LocalOut & AboutPlaces to visit

A cherished community, Bethnal Green Market is a trove of trusted traders and local treasures

Unlike big sister Roman Road, or floral northern cousin Colombia Road, Bethnal Green Market might be lesser known, but its stalls and sellers sustain a stronghold of Bethnal Green’s community spirit.

You might ask yourself, where is Bethnal Green Market?  Passing through the parade of tables laden with local gems is likely part of your daily commute. From Monday to Saturday, the market stalls border the pavements of Bethnal Green Road, spanning from the iconic breakfasteer E. Pellicci down to Top Ten newsagents.

And what a parade it is, of pom-pommed hats, thick bristled brushes, paisley-patterned rugs, and an extensive array of undergarments. Silken scarves to leather bags, and even more bags brimming with brightly coloured scrunchies, woven throws, and fleecy slippers. 

Every hook, rail, and bench is bedecked in household wares reflecting local needs. Gloves, jumpers, and puffer jackets appear on most racks, catering to the current cold weather and economic climate. Here, you can get a key cut for £5, or a week’s worth of fruit and veg for under a tenner.

Stand out on the street is a cobalt Ford van. I find its owner – or should I say, twin. Sharing their birth year, Tony and his van are local celebrities, being business partners for over 30 years and working across multiple markets in east London. As he packs down coats into the boot for the day, Tony tells me he knows all the traders, long-time friends, who form a wider network across East London. Many hold stalls at Roman Road or Petticoat Lane on other days. 

The market merchants trade not just a dependable service but constitute a community hub. As locals stroll through, ‘hellos’ echo down the street as neighbourhood news is nattered between strangers who call each other ‘sister’. A customer squeaks gleefully over the Guava fruit she discovers at the greengrocers. A stranger to both the woman and the fruit, I watch as a nearby shopper joins her excitement and asks advice on how to tell which Guavas are ripe.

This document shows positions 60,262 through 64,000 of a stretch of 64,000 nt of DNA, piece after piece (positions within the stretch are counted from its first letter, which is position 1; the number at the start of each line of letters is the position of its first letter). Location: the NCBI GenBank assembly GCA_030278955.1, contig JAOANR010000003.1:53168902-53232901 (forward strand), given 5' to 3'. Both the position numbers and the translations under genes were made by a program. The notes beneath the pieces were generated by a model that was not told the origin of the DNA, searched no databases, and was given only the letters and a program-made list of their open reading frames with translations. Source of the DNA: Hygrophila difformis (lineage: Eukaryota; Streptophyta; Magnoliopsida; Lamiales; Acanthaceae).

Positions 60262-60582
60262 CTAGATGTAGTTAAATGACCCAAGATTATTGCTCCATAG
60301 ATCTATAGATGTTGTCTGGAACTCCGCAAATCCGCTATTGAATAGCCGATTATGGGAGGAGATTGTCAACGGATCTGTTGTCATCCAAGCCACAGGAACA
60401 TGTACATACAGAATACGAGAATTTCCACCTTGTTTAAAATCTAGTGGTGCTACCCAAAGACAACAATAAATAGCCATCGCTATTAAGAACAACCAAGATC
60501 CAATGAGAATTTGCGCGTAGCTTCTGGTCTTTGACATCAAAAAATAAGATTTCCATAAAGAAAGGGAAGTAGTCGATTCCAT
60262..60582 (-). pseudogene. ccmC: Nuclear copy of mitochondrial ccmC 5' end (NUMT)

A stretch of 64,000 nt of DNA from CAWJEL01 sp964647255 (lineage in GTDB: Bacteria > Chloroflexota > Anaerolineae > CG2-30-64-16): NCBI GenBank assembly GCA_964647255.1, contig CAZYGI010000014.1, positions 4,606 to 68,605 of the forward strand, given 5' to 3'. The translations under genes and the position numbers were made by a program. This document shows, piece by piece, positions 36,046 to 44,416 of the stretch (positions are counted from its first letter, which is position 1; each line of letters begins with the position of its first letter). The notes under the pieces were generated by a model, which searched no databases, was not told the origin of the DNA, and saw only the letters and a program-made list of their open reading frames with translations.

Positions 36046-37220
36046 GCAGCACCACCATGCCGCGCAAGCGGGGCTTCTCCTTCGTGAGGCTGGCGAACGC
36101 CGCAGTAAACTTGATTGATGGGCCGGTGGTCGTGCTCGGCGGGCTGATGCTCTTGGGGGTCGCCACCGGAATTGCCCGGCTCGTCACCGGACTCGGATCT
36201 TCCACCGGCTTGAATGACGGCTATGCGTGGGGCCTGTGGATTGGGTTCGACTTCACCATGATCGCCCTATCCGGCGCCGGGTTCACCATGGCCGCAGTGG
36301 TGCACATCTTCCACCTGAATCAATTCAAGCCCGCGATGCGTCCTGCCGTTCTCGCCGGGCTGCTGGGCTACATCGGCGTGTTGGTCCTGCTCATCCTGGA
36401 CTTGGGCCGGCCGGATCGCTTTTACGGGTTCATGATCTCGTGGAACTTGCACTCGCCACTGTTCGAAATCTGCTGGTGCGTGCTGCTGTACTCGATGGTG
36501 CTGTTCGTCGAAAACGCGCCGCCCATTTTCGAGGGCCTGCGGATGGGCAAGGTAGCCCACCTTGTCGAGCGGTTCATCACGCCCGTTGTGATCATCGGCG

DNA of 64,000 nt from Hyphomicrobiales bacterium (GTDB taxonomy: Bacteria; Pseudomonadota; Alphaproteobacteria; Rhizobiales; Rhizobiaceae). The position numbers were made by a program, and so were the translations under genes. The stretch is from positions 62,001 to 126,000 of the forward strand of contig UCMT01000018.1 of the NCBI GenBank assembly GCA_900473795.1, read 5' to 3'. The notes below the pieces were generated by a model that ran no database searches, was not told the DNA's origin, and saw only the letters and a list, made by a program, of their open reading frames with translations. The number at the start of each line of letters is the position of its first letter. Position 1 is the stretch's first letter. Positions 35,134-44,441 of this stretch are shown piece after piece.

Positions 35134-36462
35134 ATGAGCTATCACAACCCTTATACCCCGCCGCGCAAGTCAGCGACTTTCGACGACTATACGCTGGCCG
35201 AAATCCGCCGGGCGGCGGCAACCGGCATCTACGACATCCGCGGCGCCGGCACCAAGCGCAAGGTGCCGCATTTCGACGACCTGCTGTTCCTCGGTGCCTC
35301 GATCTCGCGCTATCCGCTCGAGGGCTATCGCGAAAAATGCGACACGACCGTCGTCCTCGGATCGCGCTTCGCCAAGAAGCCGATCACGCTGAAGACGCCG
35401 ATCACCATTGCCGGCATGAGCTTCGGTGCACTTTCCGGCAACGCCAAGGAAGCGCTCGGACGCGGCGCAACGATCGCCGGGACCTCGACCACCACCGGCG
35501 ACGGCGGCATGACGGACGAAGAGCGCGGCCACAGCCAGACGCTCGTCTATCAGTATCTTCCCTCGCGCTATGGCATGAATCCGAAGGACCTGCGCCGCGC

Further down I find Emin, who is celebrating his 20th year of trading in September. Emin tells me the market is a shell of what it was pre-Covid. Like the wider scape of Bethnal Green, the market has suffered since the pandemic, experiencing a decline in in-person shopping. Unable to survive the loss of customers, a few traders on the market have been forced to change careers.

The resident key cutter explains encroaching gentrification of the area has meant many of his regulars are having to move away from Bethnal Green. No longer local to the market, traders have experienced a decline in their customers and community.

Whilst the stalls may no longer form a fleet, the trader’s electric blue shopping bags punctuate the pavement. The bags not only hold the carrots for tonight’s family stew, or the socks to warm chilly school-run toes but enclose the remnants of deep-rooted relationships. 

Bethnal Green Market is a place where rambles down the road have become rituals. Where conversation connects friends and strangers alike. Where traders are staples of Bethnal Green’s community spirit.

The eastern side of Bethnal Green Market, bookended by a stall selling shopping trolleys and luggage
A child peers at the toys hanging in bright hues along a shop front
Rows of rails line the pavement, attached posters promise bargains for jumpers and cardigans
Baskets of bright accessories stand out against the ashen concrete
A trader’s vintage van is parked alongside the market edge
Tony the market trader re-loads unsold coats into his van at the end of the day
Market-goers share advice on picking ripe Guava fruits at a greengrocer
Emin stands proudly by his stall selling tops, jumpers, and tracksuits
A man waits for his key to be carved by the key cutter and watches over his work
Market go-ers peep through rusty rails of empty stalls


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